NewsNational NewsScripps News

Actions

More than 100 dead dolphins found in Amazon amid historic drought

A historic drought and recent 102-degree temperatures in the Amazon could be to blame for unusually high numbers of animal deaths in the region.
More than 100 dead dolphins found in Amazon amid historic drought
Posted at 7:00 PM, Oct 02, 2023

More than 100 dolphins were found dead in the Brazilian Amazon within the past week as water temperatures reached record highs.

Researchers with the Mamirauá Institute for Sustainable Development, which is funded by the Brazilian Ministry of Science, found the dead dolphins in Lake Tefé and believe the Amazon's historic drought and recent triple-digit weather are to blame for the unusually high numbers, CNN reported.

Though the institute told CNN it's too early to determine the exact cause, researchers and activists aren't taking any chances with other dolphins while waiting to find out. 

Now, they're trying to transfer these surviving dolphins to the main body of the Amazon River, which has cooler water, CNN Brasil reported. But the remoteness of the area in which they live, and verifying if toxins or viruses are present where they're being moved will make the operation difficult.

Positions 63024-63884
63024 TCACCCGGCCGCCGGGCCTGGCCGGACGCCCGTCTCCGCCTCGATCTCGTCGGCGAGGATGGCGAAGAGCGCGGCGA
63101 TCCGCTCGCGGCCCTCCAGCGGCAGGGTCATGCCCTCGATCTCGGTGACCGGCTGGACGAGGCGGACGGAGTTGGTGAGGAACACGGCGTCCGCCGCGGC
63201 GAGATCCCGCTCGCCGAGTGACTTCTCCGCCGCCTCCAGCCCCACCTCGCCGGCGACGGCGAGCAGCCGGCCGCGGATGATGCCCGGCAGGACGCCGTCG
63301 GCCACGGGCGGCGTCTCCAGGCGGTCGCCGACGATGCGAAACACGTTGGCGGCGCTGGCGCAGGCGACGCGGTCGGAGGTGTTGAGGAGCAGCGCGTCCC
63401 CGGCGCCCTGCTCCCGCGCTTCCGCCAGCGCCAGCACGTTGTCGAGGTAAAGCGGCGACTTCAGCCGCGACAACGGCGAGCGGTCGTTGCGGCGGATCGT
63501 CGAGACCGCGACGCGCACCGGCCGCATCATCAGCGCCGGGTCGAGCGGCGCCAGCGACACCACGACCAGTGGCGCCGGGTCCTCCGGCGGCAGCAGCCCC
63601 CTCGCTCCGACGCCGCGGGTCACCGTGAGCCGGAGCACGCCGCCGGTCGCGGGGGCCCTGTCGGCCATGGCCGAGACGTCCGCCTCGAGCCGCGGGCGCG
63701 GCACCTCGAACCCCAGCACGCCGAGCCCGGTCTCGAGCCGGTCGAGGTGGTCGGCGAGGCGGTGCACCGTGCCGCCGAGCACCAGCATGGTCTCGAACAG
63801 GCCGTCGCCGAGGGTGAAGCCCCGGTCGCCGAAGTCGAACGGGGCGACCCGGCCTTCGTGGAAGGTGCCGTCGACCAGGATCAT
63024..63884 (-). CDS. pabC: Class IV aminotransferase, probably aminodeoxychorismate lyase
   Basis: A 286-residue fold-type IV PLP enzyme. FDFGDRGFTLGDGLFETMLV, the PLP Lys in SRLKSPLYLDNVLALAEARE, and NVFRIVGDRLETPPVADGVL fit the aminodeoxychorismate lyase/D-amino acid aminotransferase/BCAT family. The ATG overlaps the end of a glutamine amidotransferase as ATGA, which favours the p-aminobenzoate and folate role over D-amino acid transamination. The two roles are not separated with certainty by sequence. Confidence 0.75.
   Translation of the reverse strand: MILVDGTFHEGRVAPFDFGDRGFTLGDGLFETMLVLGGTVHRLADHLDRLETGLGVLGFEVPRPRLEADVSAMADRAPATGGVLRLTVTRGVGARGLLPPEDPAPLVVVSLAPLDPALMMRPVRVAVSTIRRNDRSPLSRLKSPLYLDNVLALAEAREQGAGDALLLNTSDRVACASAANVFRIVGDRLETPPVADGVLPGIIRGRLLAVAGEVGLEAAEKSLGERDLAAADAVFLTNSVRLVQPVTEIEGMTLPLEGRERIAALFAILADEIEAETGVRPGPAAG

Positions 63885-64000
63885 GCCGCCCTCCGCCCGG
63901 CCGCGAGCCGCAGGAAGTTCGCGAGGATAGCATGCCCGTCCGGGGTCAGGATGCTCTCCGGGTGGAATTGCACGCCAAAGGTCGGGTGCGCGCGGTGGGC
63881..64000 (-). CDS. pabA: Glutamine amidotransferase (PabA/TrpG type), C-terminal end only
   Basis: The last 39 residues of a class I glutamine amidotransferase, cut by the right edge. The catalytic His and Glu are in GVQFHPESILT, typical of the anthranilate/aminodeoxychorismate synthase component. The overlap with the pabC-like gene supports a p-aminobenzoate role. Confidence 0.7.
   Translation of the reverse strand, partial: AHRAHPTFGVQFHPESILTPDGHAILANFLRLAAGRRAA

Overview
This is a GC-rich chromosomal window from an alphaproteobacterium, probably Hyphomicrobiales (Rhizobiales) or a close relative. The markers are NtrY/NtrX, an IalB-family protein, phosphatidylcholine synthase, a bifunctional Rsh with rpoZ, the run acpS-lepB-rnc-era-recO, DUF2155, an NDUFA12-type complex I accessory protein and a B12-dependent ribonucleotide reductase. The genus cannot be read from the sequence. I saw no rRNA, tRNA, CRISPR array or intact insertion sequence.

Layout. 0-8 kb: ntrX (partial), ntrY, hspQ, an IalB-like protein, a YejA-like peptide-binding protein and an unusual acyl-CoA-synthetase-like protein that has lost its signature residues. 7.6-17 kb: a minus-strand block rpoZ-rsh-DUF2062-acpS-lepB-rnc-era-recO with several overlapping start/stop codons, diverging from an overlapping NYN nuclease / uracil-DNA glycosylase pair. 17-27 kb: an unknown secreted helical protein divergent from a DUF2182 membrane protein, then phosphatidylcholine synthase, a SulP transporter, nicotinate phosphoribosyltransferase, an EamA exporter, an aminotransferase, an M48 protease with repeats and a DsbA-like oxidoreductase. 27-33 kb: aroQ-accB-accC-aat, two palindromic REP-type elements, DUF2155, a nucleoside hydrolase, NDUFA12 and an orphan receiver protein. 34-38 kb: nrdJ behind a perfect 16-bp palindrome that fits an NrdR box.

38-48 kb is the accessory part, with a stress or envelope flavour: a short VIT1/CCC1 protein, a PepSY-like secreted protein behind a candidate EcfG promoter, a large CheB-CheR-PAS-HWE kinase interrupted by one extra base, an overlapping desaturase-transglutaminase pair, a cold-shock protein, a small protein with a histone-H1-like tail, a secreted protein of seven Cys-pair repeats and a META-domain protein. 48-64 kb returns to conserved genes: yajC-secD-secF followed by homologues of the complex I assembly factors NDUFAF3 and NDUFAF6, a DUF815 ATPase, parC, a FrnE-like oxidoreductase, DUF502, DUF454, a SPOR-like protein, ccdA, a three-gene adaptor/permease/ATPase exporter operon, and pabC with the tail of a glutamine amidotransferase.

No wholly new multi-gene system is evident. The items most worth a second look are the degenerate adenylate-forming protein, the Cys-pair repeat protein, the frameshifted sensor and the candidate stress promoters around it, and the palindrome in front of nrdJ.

SEE MORE: 1.5 million people have been asked to conserve water in this city

The news adds concern about just how deeply extreme droughts are affecting both the region's animals and humans.

Two weeks ago, the drought prompted Amazonas state to declare a national emergency and launch a $20 million response plan, due to low water levels impacting residents' waterway transportation, fishing ability and economy.

On top of this, thousands of dead fish reportedly appearing in the same lake as the dead dolphins have contaminated the water that still exists, further impacting residents' access to food and water.

Authorities say these conditions will affect around 500,000 people by the end of the year, as the drought is forecast to last for weeks longer due to the El Niño climate pattern. This could bring even more dead dolphins and fish to the surface of the Amazon.


Trending stories at Scrippsnews.com